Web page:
* U.S. Vice President-elect meets Iraqi president
* Bombers kill 7, wound more than 30 in series of strikes
* Bush says history will judge troop "surge" favourably
By Abdulrahman Taha
BAGHDAD, Jan 12 (Reuters) - U.S. Vice President-elect Joe Biden arrived in Baghdad on Monday for talks with leaders of Iraq, where the withdrawal of 140,000 American troops is seen as a major challenge facing the incoming U.S. administration.
He arrived hours after bombers unleashed a wave of attacks across the capital that mainly struck Iraqi security forces, killing at least seven people and wounding more than 30, a reminder of simmering instability despite better security.
The visit by the long-time chairman of the Senate Foreign Relations Committee came at the end of a tour that included stops in Pakistan and Afghanistan, where Obama wants to send more troops as he withdraws from Iraq.
The Delaware senator, who takes office with President-elect Barack Obama next week, met President Jalal Talabani at his Baghdad residence and was due to meet other officials as part of a Senate delegation. No news conference was announced.
Biden is one of the few members of the U.S. Senate with a high profile in Iraq, where he is known as author of a 2006 plan to split it into self-ruled Sunni, Shi’ite and Kurdish enclaves.
That plan angered many Iraqi politicians, and was quietly put on the back burner as violence ebbed. Biden voted for the 2003 invasion of Iraq but later become a harsh critic of the protracted war and the way President George W. Bush executed it.
In his final news conference at the White House, Bush admitted "mistakes" had been made over Iraq but said historians would judge some of his acts favourably, including the decision to order a "surge" of 30,000 extra troops in 2007 to halt Iraq’s slide into all-out sectarian civil war.
Obama and Biden voted against that extra troop deployment.
Bush listed his Iraq disappointments: the Iraqi prisoner abuse scandal at Abu Ghraib, the failure to find any weapons of mass destruction and a banner during a speech on USS Abraham Lincoln in May 2003 reading "Mission Accomplished" — before Iraq collapsed into a raging insurgency and sectarian bloodshed.
"Things didn’t go according to plan, let’s put it that way," Bush said. But he added: "I strongly disagree with the assessment that our moral standing has been damaged."
Monday’s attacks came within hours of each other in the morning rush hour, mostly near Iraqi security patrols.
A roadside bomb in Baghdad’s Yarmouk neighbourhood struck an Iraqi army lorry carrying ammunition. Three soldiers were charred to death inside the truck and four civilians wounded.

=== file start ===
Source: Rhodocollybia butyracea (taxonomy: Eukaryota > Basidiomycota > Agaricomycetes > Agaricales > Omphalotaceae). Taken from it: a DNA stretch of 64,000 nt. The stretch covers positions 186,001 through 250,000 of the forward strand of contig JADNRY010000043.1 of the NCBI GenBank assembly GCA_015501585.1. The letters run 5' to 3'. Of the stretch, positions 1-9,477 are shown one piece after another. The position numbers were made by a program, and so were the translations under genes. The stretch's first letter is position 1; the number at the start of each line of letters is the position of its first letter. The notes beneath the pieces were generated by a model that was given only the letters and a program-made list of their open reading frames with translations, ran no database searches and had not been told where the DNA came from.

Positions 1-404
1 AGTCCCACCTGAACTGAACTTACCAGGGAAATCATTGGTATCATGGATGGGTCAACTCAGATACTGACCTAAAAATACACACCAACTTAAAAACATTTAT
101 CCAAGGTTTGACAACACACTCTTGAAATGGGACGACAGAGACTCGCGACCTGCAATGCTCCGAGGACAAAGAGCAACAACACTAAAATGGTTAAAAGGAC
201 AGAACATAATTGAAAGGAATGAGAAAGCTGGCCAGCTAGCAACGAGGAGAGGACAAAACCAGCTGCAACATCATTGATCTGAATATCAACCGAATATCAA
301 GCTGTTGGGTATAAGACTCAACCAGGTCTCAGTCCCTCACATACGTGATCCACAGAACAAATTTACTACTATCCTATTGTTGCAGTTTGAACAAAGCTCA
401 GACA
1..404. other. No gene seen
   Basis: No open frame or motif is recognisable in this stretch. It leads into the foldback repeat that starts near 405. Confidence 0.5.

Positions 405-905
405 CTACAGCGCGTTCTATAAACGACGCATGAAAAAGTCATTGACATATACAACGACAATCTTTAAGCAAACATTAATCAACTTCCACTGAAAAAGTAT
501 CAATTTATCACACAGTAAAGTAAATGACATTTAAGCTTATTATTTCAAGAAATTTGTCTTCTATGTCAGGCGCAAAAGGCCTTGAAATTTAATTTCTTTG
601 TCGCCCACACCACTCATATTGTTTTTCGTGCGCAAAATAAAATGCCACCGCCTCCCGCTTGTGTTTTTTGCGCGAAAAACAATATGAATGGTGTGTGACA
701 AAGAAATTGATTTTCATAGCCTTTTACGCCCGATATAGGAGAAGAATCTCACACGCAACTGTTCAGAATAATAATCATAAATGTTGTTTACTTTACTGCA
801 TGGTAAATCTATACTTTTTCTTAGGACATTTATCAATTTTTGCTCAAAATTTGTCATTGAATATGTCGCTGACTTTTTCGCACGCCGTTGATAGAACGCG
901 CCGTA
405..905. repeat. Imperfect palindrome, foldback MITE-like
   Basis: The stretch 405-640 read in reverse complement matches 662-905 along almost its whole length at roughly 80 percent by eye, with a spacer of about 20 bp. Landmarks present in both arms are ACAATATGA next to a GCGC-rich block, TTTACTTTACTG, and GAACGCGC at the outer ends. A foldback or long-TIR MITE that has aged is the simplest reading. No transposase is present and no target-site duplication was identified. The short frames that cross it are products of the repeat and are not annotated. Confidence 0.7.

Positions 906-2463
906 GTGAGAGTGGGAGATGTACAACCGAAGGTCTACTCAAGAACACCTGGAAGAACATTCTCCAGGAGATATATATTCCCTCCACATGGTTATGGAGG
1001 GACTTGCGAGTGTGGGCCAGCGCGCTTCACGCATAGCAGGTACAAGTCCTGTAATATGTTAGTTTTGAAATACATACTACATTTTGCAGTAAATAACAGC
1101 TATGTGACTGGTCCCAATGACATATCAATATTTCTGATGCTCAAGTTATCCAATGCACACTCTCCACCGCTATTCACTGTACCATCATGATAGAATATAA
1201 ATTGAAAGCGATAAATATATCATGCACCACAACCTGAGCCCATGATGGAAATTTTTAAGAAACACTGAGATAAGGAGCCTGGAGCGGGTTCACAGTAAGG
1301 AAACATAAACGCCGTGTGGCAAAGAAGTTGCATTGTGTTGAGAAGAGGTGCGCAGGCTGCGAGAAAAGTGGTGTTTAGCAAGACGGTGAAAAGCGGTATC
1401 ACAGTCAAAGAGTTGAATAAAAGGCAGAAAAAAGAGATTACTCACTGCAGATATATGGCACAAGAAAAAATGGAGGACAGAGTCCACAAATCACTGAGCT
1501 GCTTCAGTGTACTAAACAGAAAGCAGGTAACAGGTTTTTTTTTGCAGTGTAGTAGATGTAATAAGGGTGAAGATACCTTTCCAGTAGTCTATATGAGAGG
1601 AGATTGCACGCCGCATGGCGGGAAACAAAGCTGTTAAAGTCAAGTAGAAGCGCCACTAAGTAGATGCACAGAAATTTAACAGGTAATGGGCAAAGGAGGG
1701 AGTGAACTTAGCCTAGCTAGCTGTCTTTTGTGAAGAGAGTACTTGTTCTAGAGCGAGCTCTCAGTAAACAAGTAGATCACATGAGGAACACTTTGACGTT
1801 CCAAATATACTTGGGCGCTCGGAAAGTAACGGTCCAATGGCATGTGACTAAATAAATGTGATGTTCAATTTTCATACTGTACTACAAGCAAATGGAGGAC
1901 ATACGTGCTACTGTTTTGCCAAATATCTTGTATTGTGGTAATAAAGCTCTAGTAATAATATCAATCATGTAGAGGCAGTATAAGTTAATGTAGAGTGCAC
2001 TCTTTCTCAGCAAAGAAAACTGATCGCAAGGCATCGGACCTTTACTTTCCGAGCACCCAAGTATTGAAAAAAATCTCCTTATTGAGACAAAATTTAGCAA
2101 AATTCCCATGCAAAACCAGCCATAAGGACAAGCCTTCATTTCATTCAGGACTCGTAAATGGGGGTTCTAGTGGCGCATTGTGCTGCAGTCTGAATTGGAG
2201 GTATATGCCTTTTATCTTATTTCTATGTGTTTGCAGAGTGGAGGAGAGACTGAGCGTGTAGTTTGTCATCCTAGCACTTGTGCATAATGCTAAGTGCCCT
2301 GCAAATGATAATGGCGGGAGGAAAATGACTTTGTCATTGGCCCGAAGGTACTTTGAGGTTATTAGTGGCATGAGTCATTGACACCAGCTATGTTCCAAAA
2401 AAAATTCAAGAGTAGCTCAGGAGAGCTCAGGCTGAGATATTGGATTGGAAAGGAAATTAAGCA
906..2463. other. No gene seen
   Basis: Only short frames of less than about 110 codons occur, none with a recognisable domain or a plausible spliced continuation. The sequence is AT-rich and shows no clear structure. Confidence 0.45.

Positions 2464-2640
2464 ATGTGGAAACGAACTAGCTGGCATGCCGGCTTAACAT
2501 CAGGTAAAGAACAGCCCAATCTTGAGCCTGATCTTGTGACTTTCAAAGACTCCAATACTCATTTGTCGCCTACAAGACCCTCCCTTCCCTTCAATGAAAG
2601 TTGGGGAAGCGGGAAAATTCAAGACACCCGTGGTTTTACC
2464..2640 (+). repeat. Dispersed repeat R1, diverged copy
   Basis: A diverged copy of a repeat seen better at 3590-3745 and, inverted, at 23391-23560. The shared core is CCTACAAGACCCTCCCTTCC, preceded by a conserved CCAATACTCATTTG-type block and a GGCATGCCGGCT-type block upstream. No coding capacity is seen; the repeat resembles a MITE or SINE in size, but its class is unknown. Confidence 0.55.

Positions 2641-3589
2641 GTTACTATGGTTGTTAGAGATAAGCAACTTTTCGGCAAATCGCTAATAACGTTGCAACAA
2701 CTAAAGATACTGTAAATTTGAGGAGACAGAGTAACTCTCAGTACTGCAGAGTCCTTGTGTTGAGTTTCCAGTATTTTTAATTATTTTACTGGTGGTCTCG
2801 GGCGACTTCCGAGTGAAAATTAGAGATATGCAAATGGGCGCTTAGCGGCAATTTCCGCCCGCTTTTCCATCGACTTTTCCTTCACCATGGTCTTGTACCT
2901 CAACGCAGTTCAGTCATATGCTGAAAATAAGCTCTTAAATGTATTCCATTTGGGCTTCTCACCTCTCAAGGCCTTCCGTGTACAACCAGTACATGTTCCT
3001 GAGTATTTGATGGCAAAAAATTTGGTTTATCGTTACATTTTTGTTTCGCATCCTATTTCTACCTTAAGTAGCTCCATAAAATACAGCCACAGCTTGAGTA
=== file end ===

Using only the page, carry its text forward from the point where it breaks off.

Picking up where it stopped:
A bomb attached to a car followed quickly by another blast killed three and wounded 10 in the eastern New Baghdad district.
Near Sha’ab stadium in eastern Baghdad, a bomb struck a police patrol, wounding seven people including three policemen.
Another bomb hit a police patrol in central Baghdad’s Karrada district, killing a civilian and wounding four police.
And in Ghazaliya district, western Baghdad, a roadside bomb attack on a police patrol wounded three police and a civilian.
Despite the litany of near daily bomb and gun attacks by militants, Iraq is still substantially less violent than it was 18 months ago, when sectarian death squads roamed and bodies piled up in the streets of Baghdad.
U.S. forces are increasingly taking a back seat to Iraqi troops under a new bilateral security deal that took effect at the beginning of this year, as violence edges downwards.
That security deal calls for U.S. combat troops to leave Iraqi cities by the middle of this year and for all troops to withdraw by the end of 2011. It was negotiated by the outgoing Bush administration, but is seen as compatible with Obama’s plan to withdraw combat forces by mid-2010.
Government spokesman Ali al-Dabbagh told Reuters U.S. and Iraqi officials were meeting to implement the withdrawal plan.
"The joint committee to execute the withdrawal of forces ... agreement begins its work this week," he said.
He added that issues to be worked out included ensuring security in Iraq’s 18 provinces — some still very violent, especially in the north — and training security forces.
U.S. officials say that with the Iraqi military and police forces now over 600,000 strong, the U.S. military will be able to fall back to a support role under the agreement. (Additional reporting by Mohammed Abbas and the Washington Bureau; Writing by Tim Cocks; editing by Myra MacDonald)